While this sharp increase in gender-based crimes is indeed alarming, Rashmi Sarawat, chief executive officer, Mahila Chetna Manch, offered some perspective and a slight silver lining to these statistics:
“At the same time, growing awareness levels helped more women shed their social stigma and come out in the open. More women are now aware of the Domestic Violence Act and Vishakha guidelines issued by the Supreme Court for workplace harassment. This may be the prime reason for more number of cases related to violence against women coming to light.”
It may not be easy to confront the real numbers of rape, domestic abuse and harassment survivors (in the United States, a recently revealed figure that one in four women will be raped in their lifetime has caused some commotion). Yet, the large figures not only mean that more survivors are beginning to feel safe enough to come forward, but that the public must pay attention to the crimes that all too often go unaddressed or are swept aside. With more attention paid to these numbers, comes more public outrage. This is the first step to stronger laws (or better enforcement of these laws) protecting women as human beings in both the public and private sphere.
Why do you HOLLA? Porque mi cuerpo necesitaba hablar de este tipo de situaciones como parte de un proceso de sanación y reconciliación. La memoria que mi cuerpo ha ido generando a partir de estas situaciones de acoso ha limitado mi manera de transitar en confianza en la ciudad y para sanar tenia que hablar.
What’s your craft? La investigación cultural con un enfoque de género y violencia. Creo que es urgente pensar la violencia rompiendo con algunos prejuicios y categorías que limitan nuestro alcance ante la complejidad de lo vivido.
What was your first experience with street harassment? Creo que a los 12 años. De hecho una de las cosas que más me impresiona sobre este tipo de situaciones de acoso es la manera tan detallada en que el cuerpo recuerda. Recuerdo la ropa que llevaba yo puesta, la sorpresa al recibir ese tipo de acercamiento y la sensación de miedo e inseguridad al enfrentarlo.
Define your style: Me gusta reflexionar desde la experiencia de mi cuerpo sobre la complejidad de un problema político –ético como éste y enfocar la reflexión a la reconciliación con nuestros cuerpos y las maneras en que queremos llevarlos.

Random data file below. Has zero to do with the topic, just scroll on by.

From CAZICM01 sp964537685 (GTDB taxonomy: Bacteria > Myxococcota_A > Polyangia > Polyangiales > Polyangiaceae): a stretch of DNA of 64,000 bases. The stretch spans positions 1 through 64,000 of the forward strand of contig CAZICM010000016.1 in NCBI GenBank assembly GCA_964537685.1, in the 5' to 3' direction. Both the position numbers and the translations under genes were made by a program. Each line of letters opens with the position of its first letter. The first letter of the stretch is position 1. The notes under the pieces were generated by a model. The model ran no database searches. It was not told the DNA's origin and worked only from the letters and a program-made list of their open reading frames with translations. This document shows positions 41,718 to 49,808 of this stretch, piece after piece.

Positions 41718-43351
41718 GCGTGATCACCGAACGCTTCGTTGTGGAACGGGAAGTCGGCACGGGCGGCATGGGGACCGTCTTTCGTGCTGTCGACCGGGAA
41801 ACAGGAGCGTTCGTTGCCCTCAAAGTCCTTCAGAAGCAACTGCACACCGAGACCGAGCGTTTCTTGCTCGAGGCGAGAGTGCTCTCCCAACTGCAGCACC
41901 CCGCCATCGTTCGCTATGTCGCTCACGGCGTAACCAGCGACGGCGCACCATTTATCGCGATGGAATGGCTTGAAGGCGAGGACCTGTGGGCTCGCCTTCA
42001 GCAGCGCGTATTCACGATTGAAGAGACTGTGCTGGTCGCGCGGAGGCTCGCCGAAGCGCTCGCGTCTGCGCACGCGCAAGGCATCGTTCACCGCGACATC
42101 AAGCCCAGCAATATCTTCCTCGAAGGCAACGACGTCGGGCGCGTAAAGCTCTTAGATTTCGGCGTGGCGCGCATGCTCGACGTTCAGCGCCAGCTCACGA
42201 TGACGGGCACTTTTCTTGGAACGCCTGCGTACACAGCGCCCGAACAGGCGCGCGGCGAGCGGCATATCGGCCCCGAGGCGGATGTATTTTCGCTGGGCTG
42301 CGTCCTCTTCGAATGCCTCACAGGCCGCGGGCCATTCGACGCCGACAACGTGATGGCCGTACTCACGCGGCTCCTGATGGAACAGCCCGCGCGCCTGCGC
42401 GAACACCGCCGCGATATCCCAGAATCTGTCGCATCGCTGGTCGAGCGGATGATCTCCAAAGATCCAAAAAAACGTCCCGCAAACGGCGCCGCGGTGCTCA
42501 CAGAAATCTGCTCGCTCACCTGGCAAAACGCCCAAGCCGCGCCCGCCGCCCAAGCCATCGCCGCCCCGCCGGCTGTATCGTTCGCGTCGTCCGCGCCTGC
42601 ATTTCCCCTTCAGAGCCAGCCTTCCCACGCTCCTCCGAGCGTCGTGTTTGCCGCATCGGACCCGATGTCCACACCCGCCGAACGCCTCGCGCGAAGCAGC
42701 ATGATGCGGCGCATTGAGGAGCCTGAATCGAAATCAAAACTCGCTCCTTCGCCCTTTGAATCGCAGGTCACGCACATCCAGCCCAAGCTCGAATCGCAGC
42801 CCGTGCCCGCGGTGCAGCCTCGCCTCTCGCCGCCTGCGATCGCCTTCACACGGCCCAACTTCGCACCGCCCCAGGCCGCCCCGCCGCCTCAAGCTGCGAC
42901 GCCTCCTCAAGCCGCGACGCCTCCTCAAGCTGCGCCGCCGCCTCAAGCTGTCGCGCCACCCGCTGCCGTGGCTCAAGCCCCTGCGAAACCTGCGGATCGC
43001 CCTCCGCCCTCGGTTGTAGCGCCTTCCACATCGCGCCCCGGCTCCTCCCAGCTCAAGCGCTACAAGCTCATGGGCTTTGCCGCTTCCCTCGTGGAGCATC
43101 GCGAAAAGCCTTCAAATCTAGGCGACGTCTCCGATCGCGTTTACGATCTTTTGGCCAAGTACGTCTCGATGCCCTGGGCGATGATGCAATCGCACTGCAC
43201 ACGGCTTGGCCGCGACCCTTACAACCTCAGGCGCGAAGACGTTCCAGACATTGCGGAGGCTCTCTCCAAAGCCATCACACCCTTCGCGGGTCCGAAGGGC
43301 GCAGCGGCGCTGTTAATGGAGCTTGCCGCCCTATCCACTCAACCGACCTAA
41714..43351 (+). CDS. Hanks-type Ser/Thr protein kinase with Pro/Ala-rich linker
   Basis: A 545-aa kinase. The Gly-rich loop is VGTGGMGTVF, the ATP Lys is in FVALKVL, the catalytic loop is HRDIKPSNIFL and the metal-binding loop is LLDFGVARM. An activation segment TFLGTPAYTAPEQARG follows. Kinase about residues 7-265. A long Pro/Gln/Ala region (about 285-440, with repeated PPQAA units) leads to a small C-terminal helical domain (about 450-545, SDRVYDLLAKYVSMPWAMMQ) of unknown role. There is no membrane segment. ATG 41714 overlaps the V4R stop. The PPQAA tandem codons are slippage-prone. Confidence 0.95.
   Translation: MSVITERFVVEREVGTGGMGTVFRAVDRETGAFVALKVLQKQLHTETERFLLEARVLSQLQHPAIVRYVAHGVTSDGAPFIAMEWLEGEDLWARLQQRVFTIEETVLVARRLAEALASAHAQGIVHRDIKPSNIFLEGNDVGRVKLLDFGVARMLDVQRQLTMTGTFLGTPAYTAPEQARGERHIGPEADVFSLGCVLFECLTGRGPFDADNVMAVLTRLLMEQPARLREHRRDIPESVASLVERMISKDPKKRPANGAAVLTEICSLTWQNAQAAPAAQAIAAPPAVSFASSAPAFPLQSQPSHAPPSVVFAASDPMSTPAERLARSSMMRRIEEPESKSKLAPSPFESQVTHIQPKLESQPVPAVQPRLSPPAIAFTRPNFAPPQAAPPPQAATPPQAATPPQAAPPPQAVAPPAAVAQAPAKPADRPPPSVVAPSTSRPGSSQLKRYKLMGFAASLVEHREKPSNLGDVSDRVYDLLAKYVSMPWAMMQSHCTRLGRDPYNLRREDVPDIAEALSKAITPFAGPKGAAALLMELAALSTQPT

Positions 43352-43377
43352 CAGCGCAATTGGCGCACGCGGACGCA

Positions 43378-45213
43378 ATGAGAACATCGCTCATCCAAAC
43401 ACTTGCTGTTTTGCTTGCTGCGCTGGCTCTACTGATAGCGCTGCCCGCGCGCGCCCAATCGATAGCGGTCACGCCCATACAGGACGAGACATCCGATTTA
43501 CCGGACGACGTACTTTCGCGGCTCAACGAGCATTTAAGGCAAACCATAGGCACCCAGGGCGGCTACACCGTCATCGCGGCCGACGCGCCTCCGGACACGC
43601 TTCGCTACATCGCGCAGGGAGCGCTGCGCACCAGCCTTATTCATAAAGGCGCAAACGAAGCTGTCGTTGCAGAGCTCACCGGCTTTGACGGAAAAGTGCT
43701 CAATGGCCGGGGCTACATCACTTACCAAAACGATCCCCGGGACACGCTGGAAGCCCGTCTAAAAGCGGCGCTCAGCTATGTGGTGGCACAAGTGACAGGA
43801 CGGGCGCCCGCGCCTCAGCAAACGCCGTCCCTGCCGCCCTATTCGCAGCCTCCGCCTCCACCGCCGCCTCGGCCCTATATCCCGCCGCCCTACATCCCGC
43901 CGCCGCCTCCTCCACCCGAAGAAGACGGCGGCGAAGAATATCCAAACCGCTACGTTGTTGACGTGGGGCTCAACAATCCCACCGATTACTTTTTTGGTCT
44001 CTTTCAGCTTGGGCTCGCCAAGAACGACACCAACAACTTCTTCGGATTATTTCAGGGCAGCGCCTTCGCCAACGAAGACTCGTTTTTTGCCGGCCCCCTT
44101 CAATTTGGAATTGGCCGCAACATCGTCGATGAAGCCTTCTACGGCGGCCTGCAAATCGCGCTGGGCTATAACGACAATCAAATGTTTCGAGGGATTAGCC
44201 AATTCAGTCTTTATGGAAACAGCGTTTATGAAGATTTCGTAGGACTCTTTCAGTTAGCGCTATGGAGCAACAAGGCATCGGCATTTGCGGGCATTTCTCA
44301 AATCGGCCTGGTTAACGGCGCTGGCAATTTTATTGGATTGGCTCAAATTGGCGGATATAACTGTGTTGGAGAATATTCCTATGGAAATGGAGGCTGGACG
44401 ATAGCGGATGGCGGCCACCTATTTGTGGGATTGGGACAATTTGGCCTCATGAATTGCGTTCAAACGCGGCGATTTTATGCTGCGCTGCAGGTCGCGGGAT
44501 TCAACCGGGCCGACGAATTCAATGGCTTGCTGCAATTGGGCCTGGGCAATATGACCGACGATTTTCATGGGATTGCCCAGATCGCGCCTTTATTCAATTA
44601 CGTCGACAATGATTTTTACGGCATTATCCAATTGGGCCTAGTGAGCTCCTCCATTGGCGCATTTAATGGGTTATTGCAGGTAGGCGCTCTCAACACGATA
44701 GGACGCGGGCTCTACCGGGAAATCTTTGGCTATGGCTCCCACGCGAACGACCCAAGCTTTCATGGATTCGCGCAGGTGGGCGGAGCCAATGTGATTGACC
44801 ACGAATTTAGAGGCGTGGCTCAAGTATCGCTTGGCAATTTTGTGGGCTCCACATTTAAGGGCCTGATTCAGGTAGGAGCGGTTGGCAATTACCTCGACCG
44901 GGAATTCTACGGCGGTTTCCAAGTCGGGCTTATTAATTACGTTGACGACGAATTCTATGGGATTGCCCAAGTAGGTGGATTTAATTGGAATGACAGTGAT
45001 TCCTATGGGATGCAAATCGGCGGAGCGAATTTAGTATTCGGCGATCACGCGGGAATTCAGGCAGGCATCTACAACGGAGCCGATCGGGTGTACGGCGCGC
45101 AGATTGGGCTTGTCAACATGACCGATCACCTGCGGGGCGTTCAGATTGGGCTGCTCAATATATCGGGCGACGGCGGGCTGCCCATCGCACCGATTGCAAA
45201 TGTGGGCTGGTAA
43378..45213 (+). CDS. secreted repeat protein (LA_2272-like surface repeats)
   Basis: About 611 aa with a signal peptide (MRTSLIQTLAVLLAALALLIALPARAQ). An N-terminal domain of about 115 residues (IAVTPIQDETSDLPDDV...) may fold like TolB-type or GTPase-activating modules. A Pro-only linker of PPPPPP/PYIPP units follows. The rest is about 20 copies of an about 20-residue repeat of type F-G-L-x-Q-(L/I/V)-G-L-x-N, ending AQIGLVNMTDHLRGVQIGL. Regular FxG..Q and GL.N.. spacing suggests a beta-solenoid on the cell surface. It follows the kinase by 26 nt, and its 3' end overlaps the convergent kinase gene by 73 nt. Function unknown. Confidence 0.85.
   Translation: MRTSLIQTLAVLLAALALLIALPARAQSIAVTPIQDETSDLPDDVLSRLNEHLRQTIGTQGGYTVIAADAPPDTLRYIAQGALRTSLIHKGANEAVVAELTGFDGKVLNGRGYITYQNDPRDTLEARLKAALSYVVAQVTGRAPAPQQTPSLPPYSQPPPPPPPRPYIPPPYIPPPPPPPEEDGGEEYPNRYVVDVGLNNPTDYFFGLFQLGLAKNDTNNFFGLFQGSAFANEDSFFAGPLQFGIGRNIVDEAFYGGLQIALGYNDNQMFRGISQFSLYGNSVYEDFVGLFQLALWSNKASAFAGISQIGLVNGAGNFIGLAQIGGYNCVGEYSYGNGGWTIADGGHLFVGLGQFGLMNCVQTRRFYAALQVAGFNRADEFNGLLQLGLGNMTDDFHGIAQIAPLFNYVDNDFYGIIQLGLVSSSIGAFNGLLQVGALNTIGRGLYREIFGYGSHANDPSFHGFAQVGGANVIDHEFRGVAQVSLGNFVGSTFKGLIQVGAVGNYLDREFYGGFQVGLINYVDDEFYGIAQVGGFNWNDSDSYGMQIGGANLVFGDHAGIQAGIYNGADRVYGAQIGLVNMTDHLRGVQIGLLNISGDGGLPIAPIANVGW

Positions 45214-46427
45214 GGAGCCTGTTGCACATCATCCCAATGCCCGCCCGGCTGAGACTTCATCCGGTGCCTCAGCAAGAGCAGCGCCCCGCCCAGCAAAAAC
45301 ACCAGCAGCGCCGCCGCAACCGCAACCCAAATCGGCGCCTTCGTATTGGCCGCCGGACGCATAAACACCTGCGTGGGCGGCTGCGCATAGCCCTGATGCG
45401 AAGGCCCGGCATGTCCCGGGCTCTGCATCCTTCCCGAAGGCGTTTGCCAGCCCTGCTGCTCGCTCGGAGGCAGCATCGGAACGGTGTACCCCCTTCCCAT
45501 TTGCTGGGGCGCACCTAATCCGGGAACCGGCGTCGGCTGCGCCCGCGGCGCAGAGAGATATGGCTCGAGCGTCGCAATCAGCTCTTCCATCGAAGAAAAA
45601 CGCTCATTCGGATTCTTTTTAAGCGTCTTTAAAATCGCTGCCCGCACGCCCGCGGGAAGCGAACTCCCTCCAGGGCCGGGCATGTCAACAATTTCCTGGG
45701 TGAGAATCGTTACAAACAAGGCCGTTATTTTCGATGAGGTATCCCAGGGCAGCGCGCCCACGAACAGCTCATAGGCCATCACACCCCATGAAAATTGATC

Say you’re Queen for the day. What would you do to end street harassment? Más que tipificarlo como delito, trabajaría con educación ciudadana y violencia de género. Además de generar mayores espacios de encuentro y no aislamiento. No creo que el problema se resuelva a largo plazo dividiendo los lugares en espacios para un género y otros para otro.
If you could leave the world one piece of advice, what would it be? Reflexionar sobre la vulnerabilidad como punto de partida ético.
In the year 2020, street harassment … debe ser trabajado desde la gestión publica con mayor seriedad y urgencia.
Check out this awesome article published today in the Chennai Times. Reporter Rehna Abdul Kareem investigates Hollaback! Chennai’s bold new venture to stamp out street harassment.
BY EMILY MAY
Greetings Hollaback supporters and revolutionaries!
This is the third installment of our blog series that keeps you up to date on HOLLAnews and our endeavors to stamp out street harassment. Here’s a glimpse of what happened this week in HOLLAworld.
– We held our first site leader training webinar for our new Hollaback! Leaders in Brussels, Belgium; Edmonton, Canada; Halifax, Nova Scotia, San Fransisco, California; and Portsmouth in the UK.
– Hollaback! Boston attracted the attention of the Jamaica Plain Gazette. Click here to read the article.
– International Movement Co-Ordinator Veronica Pinto, visited the Barnard College Careers fair to represent Hollaback! and scout some new blood for the revolution.
– Lastly, we extend a warm and excited HOLLAwelcome to International Movement intern Natalie and Thought Leadership intern Catherine.
Thanks Hollaback! supporters for another fantastic week of fighting street harassment and keeping the revolution alive.
HOLLA and out!
BY VICTORIA TRAVERS
An ambiguity in Queensland law in Australia allows individuals accused of murder to claim a defense known as “gay panic” to avoid prosecution.